Title: (-)-Botryodiplodin, a Unique Ribose Analog Toxin Authors
|Shier, W - UNIVERSITY OF MINNESOTA|
|Baird, Richard - MISSISSIPPI STATE UNIV|
|Ramezani, M - UNIVERSITY OF MINNESOTA|
|Sciumbado, Gabe - MISSISSIPPI STATE UNIV|
Submitted to: Journal of Toxicology Toxins Reviews
Publication Type: Peer Reviewed Journal
Publication Acceptance Date: January 24, 2008
Publication Date: April 22, 2008
Citation: Shier, W.T., Abbas, H.K., Baird, R., Ramezani, M., Sciumbado, G. 2008. (-)-botryodiplodin, a unique ribose analog toxin. Journal of Toxicology Toxins Reviews. (26:343-386) Interpretive Summary: Botryodiplodin is a biological toxin produced by the fungus which causes charcoal rot disease in soybeans and 500 other crop and decorative plants around the world, particularly in times of draught. Charcoal rot disease can cause losses as high as $190 million a year in the US alone. If we could understand how the charcoal rot fungus attacks plants, we might be able to create plants that are resistant to the disease. The fungus is believed to use botryodiplodin when it attacks plants. Botryodiplodin is uniquely similar to ribose, a basic component of all plant, animal and microbial tissues. This article explores the possibility that botryodiplodin may be toxic because of its similarity to ribose, but in the end the conclusion is reached that the toxin works some other way still to be determined.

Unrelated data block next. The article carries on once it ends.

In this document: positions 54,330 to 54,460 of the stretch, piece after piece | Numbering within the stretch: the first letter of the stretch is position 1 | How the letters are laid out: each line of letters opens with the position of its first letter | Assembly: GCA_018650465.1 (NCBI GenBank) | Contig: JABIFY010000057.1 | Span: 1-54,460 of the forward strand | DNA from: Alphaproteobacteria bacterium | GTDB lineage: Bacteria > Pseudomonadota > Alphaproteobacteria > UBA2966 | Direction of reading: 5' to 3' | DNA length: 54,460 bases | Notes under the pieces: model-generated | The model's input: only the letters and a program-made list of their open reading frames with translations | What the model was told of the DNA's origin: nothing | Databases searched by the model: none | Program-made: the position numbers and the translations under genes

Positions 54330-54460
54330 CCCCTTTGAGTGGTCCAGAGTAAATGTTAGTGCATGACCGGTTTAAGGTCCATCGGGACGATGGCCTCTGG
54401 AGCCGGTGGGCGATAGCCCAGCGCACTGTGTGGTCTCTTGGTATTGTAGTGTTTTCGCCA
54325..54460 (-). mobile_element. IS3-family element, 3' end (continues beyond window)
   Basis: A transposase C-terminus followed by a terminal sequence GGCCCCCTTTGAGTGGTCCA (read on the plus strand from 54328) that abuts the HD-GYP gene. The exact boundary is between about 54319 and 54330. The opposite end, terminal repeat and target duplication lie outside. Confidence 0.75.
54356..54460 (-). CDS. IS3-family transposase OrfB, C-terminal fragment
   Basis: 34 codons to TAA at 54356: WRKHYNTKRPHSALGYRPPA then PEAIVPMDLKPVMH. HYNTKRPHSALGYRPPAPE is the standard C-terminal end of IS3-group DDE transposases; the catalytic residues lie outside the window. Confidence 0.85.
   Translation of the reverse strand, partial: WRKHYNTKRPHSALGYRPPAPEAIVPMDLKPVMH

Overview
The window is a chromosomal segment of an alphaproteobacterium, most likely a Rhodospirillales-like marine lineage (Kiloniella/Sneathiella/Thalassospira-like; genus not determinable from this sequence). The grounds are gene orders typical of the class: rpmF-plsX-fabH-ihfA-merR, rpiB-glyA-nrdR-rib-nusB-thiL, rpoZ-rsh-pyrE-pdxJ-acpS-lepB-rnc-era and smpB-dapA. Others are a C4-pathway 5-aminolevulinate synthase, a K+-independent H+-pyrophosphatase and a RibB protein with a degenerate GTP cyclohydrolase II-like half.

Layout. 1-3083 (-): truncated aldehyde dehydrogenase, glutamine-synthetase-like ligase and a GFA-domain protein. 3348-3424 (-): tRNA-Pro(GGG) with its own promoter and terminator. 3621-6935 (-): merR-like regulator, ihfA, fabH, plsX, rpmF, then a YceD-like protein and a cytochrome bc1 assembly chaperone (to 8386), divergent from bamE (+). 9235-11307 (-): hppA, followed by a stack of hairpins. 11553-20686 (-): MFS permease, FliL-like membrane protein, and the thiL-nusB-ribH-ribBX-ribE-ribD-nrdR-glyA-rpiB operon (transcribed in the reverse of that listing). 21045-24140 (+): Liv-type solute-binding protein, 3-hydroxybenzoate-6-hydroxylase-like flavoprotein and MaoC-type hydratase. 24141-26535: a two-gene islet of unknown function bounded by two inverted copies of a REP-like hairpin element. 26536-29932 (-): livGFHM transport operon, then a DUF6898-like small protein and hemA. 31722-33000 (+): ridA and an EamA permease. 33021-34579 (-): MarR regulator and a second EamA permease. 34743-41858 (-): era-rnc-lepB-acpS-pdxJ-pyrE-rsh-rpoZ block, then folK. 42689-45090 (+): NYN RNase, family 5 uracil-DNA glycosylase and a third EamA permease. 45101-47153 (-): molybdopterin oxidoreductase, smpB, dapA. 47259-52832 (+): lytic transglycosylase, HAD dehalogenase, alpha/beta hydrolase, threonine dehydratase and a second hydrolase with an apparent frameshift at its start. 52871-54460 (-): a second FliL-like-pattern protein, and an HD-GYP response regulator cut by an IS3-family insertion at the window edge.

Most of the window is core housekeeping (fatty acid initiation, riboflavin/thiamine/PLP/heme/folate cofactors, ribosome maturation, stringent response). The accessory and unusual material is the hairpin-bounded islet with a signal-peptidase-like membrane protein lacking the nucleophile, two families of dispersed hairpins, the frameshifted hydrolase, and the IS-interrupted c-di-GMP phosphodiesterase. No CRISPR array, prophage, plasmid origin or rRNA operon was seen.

Technical Abstract: Many toxins owe their mechanisms of action to being structural analogs of essential metabolites, messengers or structural components. Examples range from tubo-curare to penicillin. Ribose plays a unique role in the metabolism of living organisms, whether prokaryotes or eukaryotes. It and its derivatives are essential components of informational macromolecules (DNA, RNA) and of key components in the energy currency of cells (ATP, GTP). Ribose derivatives play key roles in photosynthesis in green plants. In principle, ribose analogs should constitute excellent toxins. They are simple to make, rapidly diffusible, and may be actively transported into target cells. In principle, they could act as effective anti-metabolites that would be toxic by either (i) inhibiting the enzymes that synthesize essential components of the informational or energy systems of the cell; or (ii) serving as substrates for the same enzymes, which would convert ribose analogs to another set of metabolically non-functional analogs.